Last edited: Sep 16, 2017
  34. spiderweb

    spiderweb Final Approach

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    A major component of this thread is a discussion about NOT understanding engines. It would seem logical that understanding engines and how they integrate with the airplane as a whole might have helped the test pilot.
     
  35. 3 in the green

    3 in the green Pre-takeoff checklist

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    Cool video. Lucky crash. Elliott is a great guy. Also a test pilot for Mooney.


    Sent from my iPad using Tapatalk HD
     
  36. KA550

    KA550 Pre-takeoff checklist

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    Seems the site has found a fully qualified propulsion engineer. I am sure Boeing and Airbus will soon start the bidding for his services to aid them in building a quality product. Hopefully the VP of Engineering at these poor companies will be able to get some technical design and flight test input from this highly qualified individual.
     
  37. X3 Skier

    X3 Skier Pattern Altitude PoA Supporter

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    If you mean me, thanks. For the past 20 or so years after I retired from my day job as Chief Engineer for the YF-22, YF-23, F120 and F119 and after that the C-17, I been hired by THE Boeing Company numerous times on a consultant basis along with several other airframe and also the engine companies. BTW, the pay is very good for part time work and probably cheaper than having a full time engine design department at the Airframers.:D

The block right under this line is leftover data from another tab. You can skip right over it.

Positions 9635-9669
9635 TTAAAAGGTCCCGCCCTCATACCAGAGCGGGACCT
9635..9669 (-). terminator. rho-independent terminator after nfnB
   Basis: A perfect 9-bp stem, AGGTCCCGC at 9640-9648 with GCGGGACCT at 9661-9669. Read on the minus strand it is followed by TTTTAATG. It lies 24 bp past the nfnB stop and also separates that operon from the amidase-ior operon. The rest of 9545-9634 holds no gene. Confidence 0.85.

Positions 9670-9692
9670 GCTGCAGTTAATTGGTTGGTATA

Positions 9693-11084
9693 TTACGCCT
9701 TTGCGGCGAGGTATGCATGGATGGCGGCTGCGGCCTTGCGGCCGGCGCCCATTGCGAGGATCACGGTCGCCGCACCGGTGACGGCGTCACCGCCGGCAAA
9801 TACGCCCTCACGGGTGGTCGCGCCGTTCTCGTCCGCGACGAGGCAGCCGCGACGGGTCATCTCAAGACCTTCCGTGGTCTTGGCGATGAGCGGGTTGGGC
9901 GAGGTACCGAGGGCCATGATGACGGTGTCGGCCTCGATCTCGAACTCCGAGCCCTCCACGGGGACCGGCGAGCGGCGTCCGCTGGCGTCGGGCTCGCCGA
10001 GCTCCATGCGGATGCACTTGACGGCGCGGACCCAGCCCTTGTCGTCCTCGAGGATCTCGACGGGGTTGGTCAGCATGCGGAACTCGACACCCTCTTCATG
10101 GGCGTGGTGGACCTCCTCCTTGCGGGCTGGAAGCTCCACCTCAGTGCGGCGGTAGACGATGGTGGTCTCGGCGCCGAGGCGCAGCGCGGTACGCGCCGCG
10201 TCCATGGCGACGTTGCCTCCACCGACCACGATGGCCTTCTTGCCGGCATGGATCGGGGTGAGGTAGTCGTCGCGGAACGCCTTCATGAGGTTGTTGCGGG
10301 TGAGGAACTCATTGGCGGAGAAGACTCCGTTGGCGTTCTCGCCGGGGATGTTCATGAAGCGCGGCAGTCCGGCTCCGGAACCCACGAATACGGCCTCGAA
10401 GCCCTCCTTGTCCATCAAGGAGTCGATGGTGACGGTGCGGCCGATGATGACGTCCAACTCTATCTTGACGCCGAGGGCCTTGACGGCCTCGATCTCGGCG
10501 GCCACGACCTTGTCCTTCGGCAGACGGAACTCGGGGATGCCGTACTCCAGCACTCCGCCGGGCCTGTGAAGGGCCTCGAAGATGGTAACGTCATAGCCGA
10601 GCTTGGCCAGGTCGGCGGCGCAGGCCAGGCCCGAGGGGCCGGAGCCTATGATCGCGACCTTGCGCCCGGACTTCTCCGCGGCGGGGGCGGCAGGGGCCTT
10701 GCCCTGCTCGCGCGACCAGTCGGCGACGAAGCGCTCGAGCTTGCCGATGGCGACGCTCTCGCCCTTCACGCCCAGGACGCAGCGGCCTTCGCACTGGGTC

Cheers
     
  38. Goofy

    Goofy Line Up and Wait

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    Yes he truly is! And massively lucky here. I'd be curious how my language would be if I was convinced I was a few seconds from death..! Amazing the monday morning quarterbacking from those that, from their high horse, never faced the same situation. And somewhat pathetic.
    Fortunately the thread has morphed into interesting, for a change, side subjects!
     
  39. KA550

    KA550 Pre-takeoff checklist

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    Not you. You actually know what you are talking about and have true expertise in the field.
     
  40. spiderweb

    spiderweb Final Approach

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    I am glad he's safe, and as I said above, I can't and won't judge, since I wasn't there.

    But you do realize that when one posts a crash video, pilots are going to talk about it, analyze what they might have done and might not have done, etc. Posting a crash video invites this type of discussion.